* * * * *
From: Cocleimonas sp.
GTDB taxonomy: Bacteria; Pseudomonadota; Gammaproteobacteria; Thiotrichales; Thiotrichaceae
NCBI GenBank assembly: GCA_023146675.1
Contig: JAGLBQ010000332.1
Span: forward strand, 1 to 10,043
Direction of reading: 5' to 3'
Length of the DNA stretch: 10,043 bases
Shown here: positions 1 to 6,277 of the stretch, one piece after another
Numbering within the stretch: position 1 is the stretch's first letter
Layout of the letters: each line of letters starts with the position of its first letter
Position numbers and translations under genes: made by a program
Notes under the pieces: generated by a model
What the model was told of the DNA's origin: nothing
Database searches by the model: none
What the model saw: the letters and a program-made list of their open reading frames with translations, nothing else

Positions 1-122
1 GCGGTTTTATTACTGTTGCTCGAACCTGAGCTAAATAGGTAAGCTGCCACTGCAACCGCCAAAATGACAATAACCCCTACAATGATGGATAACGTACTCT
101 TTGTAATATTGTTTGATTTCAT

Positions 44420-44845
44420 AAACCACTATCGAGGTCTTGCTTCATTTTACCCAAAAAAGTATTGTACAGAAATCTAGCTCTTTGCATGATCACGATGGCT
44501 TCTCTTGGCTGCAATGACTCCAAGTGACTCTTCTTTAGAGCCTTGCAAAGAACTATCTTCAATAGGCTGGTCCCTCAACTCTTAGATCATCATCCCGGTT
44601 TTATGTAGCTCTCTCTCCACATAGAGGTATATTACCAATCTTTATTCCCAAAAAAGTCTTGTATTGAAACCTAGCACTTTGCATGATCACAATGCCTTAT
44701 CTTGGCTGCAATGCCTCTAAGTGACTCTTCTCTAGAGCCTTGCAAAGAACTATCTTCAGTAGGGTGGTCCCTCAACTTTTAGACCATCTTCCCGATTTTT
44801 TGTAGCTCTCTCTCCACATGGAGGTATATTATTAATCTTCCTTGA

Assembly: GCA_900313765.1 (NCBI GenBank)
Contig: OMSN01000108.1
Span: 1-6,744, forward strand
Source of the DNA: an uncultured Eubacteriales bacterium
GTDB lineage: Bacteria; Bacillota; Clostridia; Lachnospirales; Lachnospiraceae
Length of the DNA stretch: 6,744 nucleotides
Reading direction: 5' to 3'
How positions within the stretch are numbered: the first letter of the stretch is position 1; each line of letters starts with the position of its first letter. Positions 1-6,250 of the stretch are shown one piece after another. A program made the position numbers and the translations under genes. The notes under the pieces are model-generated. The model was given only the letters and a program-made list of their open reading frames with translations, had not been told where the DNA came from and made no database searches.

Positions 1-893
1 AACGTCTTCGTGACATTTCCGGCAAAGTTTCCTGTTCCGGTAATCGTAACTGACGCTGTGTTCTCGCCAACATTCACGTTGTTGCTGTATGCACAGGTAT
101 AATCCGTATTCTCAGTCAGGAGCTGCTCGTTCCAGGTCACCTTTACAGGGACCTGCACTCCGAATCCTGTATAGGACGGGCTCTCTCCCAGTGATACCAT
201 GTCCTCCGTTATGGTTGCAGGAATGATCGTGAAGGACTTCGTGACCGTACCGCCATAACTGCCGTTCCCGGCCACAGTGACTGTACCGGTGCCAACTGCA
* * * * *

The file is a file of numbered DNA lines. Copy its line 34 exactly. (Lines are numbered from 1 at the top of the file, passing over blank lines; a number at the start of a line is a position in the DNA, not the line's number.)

1 AACGTCTTCGTGACATTTCCGGCAAAGTTTCCTGTTCCGGTAATCGTAACTGACGCTGTGTTCTCGCCAACATTCACGTTGTTGCTGTATGCACAGGTAT